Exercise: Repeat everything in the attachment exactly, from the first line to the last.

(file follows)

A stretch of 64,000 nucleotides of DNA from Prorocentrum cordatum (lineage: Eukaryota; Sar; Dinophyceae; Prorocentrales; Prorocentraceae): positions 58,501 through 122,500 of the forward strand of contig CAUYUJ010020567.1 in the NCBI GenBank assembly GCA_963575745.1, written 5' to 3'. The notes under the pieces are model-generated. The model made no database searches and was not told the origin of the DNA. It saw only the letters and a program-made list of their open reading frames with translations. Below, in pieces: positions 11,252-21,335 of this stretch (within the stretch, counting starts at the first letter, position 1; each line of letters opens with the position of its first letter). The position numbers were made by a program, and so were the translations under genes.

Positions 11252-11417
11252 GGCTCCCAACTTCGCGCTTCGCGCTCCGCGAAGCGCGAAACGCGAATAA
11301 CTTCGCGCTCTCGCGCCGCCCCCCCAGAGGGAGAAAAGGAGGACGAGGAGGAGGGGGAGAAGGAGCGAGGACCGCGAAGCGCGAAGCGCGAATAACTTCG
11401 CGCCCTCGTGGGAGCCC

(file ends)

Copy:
A stretch of 64,000 nucleotides of DNA from Prorocentrum cordatum (lineage: Eukaryota; Sar; Dinophyceae; Prorocentrales; Prorocentraceae): positions 58,501 through 122,500 of the forward strand of contig CAUYUJ010020567.1 in the NCBI GenBank assembly GCA_963575745.1, written 5' to 3'. The notes under the pieces are model-generated. The model made no database searches and was not told the origin of the DNA. It saw only the letters and a program-made list of their open reading frames with translations. Below, in pieces: positions 11,252-21,335 of this stretch (within the stretch, counting starts at the first letter, position 1; each line of letters opens with the position of its first letter). The position numbers were made by a program, and so were the translations under genes.

Positions 11252-11417
11252 GGCTCCCAACTTCGCGCTTCGCGCTCCGCGAAGCGCGAAACGCGAATAA
11301 CTTCGCGCTCTCGCGCCGCCCCCCCAGAGGGAGAAAAGGAGGACGAGGAGGAGGGGGAGAAGGAGCGAGGACCGCGAAGCGCGAAGCGCGAATAACTTCG
11401 CGCCCTCGTGGGAGCCC